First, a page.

3D Printed Planter Bricks
April 6, 2013 by Robin Plaskoff Horton
Now you can print and plant a brick.
Planter Bricks are 3D printed concrete masonry units that double as vessels for growing plants and vegetation.
Created by Emerging Objects, a design and research subsidiary of Rael San Fratello Architects specializing in 3D printed objects for the built environment, the bricks are “printed” with a direct digital manufacturing and rapid 3D prototyping technology, a relatively new process that enables the production of pieces that would otherwise be impossible to create by hand or require expensive machinery to produce or reproduce.
The resulting 3D printed bricks vary in size and shape: some are angular, some curvaceous, many have different sized cavities. Assembled together they create a uniquely composed wall of plants.
During construction, the bricks can be assembled in a load bearing cavity wall, installed as a traditional masonry curtain wall on a steel or concrete frame, combined with traditional bricks in new walls, or retrofitted for existing walls.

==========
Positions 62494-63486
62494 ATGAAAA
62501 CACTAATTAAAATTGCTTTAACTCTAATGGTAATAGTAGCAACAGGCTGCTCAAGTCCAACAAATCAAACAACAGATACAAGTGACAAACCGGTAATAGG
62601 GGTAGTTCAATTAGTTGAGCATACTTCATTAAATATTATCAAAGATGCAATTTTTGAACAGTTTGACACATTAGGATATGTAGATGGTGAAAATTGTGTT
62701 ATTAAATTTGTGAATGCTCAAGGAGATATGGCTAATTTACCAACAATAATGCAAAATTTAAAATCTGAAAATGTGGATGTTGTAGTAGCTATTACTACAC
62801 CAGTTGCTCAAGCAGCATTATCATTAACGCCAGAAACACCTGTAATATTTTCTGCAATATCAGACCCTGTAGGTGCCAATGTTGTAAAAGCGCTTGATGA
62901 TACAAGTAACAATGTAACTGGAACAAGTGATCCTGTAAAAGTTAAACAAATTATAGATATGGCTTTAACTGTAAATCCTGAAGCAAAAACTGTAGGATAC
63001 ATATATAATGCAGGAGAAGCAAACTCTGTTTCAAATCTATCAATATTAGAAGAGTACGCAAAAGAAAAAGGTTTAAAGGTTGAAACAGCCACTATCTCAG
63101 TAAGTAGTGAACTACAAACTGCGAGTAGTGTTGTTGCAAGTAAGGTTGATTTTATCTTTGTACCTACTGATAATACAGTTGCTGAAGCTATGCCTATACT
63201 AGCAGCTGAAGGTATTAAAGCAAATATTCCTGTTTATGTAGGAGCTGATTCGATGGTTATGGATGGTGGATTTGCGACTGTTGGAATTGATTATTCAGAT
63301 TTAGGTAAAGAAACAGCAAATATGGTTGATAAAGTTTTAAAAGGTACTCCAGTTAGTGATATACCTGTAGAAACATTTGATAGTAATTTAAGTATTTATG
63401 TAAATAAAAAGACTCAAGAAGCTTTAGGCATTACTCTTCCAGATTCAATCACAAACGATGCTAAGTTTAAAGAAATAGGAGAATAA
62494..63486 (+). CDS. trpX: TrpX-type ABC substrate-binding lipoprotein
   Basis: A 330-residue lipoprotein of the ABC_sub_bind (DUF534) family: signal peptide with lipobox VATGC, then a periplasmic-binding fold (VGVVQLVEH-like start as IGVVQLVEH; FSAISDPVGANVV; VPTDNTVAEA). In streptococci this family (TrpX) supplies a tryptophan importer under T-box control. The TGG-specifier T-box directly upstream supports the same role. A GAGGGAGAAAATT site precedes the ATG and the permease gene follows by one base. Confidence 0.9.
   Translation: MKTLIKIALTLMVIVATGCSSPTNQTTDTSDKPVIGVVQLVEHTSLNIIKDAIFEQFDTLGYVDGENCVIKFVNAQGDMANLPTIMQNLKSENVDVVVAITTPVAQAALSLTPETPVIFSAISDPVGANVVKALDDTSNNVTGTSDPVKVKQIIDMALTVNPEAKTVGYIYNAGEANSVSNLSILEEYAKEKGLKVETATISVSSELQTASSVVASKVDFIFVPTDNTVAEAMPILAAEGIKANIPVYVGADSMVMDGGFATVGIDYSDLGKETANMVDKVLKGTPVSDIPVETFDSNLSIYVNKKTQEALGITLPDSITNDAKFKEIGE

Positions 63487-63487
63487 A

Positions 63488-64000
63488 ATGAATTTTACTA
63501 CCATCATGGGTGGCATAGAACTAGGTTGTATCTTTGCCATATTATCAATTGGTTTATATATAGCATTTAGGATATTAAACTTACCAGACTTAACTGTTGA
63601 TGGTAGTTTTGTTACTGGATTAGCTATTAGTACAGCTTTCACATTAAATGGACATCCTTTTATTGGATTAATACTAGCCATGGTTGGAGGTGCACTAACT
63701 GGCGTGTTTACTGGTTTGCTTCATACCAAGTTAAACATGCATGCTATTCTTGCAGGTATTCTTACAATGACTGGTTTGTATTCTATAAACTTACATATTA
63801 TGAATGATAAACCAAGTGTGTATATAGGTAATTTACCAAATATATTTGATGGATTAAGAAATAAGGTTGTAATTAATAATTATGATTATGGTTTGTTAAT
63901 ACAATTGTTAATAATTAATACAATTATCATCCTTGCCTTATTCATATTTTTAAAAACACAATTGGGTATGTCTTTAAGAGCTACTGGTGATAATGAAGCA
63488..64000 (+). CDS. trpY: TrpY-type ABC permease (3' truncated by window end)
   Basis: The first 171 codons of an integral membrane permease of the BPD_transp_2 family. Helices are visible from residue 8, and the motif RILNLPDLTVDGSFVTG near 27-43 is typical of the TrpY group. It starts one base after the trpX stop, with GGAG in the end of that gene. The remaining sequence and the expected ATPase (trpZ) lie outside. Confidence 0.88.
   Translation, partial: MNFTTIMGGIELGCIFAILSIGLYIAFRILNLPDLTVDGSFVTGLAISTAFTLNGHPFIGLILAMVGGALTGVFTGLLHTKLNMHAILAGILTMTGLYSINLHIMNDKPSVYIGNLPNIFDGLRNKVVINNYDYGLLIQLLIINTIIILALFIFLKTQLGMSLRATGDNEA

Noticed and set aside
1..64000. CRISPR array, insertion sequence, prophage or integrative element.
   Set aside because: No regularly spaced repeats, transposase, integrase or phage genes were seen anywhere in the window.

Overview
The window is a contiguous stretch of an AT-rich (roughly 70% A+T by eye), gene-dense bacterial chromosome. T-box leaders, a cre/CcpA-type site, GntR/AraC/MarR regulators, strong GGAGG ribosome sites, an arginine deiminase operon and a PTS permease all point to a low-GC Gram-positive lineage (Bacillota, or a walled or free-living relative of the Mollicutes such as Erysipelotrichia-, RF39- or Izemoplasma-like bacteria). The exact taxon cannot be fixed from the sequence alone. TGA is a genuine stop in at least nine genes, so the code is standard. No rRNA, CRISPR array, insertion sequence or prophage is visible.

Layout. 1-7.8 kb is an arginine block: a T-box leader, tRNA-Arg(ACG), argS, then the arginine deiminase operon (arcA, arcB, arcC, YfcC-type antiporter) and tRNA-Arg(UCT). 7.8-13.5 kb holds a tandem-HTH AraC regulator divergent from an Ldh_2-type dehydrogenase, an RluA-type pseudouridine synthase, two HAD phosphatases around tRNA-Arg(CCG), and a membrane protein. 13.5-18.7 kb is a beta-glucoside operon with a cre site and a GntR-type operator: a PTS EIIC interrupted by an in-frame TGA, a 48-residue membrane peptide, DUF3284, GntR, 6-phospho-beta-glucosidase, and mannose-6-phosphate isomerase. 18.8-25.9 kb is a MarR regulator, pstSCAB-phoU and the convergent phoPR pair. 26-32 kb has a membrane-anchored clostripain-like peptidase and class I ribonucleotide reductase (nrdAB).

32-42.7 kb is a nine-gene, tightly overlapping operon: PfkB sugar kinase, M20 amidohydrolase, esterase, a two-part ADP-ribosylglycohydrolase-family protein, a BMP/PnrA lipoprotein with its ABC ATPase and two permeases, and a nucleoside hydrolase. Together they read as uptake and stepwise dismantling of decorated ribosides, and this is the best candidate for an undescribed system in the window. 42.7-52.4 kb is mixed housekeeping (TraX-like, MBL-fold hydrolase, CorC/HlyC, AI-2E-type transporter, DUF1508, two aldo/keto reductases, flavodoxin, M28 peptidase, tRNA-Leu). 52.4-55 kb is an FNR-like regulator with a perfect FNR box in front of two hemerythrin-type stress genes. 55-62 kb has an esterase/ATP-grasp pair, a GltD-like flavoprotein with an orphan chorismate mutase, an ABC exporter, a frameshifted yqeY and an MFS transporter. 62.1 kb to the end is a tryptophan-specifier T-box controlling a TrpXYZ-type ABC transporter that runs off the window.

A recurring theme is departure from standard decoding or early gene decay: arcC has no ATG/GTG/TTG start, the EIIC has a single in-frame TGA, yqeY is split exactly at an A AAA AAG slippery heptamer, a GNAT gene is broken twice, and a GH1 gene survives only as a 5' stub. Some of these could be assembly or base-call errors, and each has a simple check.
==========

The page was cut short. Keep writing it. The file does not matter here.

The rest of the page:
Indentations in the bricks accept water much like weep holes, while a network of drip irrigation lines built into the cavity of the masonry wall irrigate the plants, the water pumped up from below or gravity fed from a cistern or water collection device on the roof.
Edible plants and fragrant herbs with shallow root systems such as rosemary can be harvested through openings in the wall.
As the manufacturing process requires no dies or molds, products can be mass-customized rather than mass-produced, taking advantage of the flexibility and speed computer-aided manufacturing affords and, since 3D printing minimizes waste, it is also an environmentally conscious manufacturing method.
In addition to looking great, Planter Bricks provide a number of benefits. The plants buffer sound, help filter surrounding air, and through evapotranspiration and pollution conversion, they also aid in mediating the building’s microclimate temperature which contributes a bit to countering the urban heat island effect.